Make math FUN – Doesn’t that sound hopeful?
Math is problem solving and puzzles. It should be fun. Who doesn’t like puzzles?Somewhere in my life, math stopped being fun. I want to make math fun for my daughter. Click To Tweet
But somewhere in my life math stopped being fun. My teachers made me copy my addition, subtraction, and multiplication tables over and over. Not much fun, but I learned them really well.
Why? Repetition is part of what makes new ideas and concepts permanent. Sure – but does it have to be so terribly boring all the time? I think we can find ways to bring back the fun.
Especially for my kindergarten kiddo, I want learning to be exploring new ideas and understanding mysteries, not just copying and worksheets.
But I didn’t have a lot of money to spend on a math curriculum.
During Christmas shopping, I discovered a new family game that makes math fun!
The game is a version of Shut the Box. Each player rolls the dice and has to add or subtract to eliminate a number from your side of the board (older players may also multiply and divide).
Adding and subtracting fluidly within ten is one of the main kindergarten objectives for math. Each turn, I had her both add and subtract before deciding which number to use. We even discussed multiplication when she needed 3 and rolled 1 & 3.
She didn’t know it was school. We were just playing. The game made math fun!
Plus, playing as adults over Christmas, we had a great time. For under $15 on Amazon Prime, you just can’t beat a family game that doubles as home-school curriculum.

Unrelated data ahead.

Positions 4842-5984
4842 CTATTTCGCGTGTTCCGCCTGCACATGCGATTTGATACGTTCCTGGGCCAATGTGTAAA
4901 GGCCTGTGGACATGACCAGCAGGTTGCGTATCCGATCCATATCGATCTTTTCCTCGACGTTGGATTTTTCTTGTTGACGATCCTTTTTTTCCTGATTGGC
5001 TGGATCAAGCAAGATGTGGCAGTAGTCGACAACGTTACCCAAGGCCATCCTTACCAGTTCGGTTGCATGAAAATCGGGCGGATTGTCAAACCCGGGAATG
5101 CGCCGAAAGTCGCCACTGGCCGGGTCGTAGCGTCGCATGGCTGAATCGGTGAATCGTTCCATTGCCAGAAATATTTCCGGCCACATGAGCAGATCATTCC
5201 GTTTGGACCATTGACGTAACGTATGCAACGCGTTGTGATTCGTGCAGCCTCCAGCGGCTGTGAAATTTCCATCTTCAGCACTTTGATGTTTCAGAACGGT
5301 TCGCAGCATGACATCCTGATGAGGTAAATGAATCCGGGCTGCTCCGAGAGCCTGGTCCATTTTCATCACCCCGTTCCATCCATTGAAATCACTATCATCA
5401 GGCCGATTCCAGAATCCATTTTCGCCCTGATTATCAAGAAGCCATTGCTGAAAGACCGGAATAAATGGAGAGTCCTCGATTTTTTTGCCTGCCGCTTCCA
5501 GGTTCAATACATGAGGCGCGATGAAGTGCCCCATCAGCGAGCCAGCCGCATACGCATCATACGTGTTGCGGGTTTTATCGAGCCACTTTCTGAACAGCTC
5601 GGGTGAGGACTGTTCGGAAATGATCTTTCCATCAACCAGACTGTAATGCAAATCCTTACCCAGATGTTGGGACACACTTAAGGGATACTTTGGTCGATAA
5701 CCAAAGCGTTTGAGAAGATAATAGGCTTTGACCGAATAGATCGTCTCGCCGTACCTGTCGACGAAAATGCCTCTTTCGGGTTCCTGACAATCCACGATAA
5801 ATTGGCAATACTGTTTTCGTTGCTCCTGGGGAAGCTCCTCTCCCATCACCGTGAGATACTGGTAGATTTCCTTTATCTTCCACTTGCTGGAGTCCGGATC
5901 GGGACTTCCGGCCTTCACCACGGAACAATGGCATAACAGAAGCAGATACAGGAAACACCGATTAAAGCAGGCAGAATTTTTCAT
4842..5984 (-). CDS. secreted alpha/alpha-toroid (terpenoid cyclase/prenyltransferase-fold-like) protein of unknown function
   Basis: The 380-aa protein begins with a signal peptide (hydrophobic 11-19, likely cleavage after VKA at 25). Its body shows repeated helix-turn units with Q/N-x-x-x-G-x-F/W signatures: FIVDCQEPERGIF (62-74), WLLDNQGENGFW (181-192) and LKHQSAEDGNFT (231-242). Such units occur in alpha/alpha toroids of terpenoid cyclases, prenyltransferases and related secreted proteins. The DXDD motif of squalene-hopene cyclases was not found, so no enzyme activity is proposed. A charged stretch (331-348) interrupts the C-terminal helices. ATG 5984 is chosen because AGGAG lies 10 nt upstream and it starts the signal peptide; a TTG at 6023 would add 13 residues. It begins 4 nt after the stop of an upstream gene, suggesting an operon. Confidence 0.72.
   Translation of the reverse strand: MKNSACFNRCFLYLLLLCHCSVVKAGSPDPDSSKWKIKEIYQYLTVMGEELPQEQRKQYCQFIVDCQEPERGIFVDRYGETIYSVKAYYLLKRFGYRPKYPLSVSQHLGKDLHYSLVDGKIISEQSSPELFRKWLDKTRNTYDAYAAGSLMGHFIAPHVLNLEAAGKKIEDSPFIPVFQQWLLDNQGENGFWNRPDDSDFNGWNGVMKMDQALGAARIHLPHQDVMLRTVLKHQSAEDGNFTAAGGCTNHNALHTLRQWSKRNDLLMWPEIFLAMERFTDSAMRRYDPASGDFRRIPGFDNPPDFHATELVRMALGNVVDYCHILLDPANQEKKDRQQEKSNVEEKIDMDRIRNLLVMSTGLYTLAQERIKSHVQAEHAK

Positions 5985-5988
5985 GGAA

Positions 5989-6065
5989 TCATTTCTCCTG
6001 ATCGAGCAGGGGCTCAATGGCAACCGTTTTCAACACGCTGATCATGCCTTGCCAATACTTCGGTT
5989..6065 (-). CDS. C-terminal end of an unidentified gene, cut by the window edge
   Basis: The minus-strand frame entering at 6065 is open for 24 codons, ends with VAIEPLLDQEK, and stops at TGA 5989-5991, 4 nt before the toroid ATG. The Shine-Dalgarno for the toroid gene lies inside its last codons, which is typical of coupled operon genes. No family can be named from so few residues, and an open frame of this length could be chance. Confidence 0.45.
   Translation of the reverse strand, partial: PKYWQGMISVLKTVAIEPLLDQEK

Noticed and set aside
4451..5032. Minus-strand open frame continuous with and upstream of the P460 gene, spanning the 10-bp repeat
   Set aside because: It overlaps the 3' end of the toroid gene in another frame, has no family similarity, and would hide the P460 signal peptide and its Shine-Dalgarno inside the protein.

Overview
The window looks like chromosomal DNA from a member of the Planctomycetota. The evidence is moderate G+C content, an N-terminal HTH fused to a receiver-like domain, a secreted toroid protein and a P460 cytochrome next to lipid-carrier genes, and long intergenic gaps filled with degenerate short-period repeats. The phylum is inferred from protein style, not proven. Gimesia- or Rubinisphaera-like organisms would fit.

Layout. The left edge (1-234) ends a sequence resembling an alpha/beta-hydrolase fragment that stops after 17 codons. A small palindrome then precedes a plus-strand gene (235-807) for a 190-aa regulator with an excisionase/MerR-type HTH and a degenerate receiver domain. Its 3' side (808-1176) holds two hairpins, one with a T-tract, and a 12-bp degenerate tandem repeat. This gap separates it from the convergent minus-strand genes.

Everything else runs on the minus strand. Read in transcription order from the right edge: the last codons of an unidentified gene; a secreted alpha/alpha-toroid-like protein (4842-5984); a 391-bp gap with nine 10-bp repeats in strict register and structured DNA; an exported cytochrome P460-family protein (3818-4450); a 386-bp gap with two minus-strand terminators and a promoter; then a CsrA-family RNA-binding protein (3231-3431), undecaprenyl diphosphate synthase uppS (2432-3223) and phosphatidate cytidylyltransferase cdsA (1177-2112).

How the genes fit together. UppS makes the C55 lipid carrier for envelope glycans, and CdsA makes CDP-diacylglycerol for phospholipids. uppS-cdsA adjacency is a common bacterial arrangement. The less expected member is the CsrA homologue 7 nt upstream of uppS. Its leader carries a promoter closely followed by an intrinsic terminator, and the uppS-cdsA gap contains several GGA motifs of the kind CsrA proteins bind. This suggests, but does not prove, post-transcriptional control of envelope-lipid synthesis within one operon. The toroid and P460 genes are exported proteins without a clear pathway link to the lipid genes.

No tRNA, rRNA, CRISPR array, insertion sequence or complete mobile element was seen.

Another way we make math fun is through using math in hands-on or real world examples, like baking together or cutting up her PB&J sandwich into quarters.
We often use M&Ms as manipulatives to demonstrate numbers equal amounts. Plus, she gets to eat them as a reward when we are finished.
One of my daughter’s favorite books is The Doorbell Rang about chocolate chip cookies, and nothing compares to Grandma’s. Her own grandmother makes chocolate chip cookies that are a favorite. In this story, the sister and brother get to divide a dozen cookies, until the doorbell rang.
And two more friends arrive. Using a dozen M&Ms, we divide them up by the two characters. Then we add the two new characters and figure out how many cookies each person will get. As more and more characters arrive, we have to divide more and more.
While division isn’t a kindergarten math objective, introducing the concept in this fun cross-curricular lesson that ties reading and math together was just right to show we had the same number of M&Ms just divided differently.
She practiced counting, adding and manipulating numbers. We both laughed, and I enjoyed watching her pretend dividing up the “cookies.” We will be repeating this lesson, and the story is one of her treasured favorites.
These are two ways we made math fun over the past couple of weeks, and she is truly learning the concepts despite all the fun we’re having.